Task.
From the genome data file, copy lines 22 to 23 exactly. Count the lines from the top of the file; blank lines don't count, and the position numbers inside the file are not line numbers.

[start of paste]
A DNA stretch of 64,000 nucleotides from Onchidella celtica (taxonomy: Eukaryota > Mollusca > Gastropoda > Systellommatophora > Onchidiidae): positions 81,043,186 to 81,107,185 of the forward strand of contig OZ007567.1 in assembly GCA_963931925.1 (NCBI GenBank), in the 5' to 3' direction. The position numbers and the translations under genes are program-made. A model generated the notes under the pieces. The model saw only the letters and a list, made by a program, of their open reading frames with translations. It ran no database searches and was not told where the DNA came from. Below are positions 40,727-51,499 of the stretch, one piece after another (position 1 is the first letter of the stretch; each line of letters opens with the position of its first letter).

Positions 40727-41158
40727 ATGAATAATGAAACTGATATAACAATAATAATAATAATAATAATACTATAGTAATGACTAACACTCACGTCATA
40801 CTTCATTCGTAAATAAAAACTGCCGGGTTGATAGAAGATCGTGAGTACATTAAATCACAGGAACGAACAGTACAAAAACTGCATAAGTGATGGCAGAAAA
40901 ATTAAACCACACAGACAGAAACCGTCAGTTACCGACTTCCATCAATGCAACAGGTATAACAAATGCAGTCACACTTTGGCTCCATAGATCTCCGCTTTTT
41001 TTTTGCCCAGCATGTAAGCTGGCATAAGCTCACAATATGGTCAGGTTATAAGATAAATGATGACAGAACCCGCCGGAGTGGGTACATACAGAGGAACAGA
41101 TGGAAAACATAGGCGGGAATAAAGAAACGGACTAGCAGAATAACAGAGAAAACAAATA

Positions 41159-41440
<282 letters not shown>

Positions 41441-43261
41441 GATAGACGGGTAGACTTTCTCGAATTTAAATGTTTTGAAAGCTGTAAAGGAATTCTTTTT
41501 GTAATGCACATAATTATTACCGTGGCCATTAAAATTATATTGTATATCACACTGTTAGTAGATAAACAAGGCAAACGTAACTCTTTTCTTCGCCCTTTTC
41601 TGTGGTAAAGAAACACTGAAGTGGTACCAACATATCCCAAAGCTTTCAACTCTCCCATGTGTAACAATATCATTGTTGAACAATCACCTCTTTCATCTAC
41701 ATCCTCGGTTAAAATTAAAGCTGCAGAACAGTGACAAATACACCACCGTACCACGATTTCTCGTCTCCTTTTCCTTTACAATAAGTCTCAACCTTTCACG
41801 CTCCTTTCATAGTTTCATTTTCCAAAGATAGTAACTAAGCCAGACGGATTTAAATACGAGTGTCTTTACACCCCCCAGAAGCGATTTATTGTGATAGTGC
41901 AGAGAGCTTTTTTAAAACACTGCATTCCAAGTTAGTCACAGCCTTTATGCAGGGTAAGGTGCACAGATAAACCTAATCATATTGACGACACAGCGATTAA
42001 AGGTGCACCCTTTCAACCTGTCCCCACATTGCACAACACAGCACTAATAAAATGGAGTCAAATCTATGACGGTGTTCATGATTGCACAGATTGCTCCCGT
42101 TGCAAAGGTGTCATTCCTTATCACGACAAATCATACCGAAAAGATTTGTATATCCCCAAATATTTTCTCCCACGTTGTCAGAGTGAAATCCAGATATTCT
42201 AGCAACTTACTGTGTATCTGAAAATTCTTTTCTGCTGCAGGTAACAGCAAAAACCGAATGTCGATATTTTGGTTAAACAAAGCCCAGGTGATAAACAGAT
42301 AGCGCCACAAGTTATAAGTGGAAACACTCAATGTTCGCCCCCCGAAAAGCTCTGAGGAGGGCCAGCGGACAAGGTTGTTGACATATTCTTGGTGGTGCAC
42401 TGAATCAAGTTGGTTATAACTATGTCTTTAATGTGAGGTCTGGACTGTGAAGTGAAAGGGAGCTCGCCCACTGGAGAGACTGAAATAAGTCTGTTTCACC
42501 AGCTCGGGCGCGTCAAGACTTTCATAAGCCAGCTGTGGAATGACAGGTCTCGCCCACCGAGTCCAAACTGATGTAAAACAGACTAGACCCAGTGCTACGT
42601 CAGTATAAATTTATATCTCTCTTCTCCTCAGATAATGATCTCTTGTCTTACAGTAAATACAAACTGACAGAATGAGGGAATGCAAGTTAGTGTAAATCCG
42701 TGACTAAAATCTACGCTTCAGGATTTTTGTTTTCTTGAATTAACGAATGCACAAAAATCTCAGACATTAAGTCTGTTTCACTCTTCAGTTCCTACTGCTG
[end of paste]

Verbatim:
42501 AGCTCGGGCGCGTCAAGACTTTCATAAGCCAGCTGTGGAATGACAGGTCTCGCCCACCGAGTCCAAACTGATGTAAAACAGACTAGACCCAGTGCTACGT
42601 CAGTATAAATTTATATCTCTCTTCTCCTCAGATAATGATCTCTTGTCTTACAGTAAATACAAACTGACAGAATGAGGGAATGCAAGTTAGTGTAAATCCG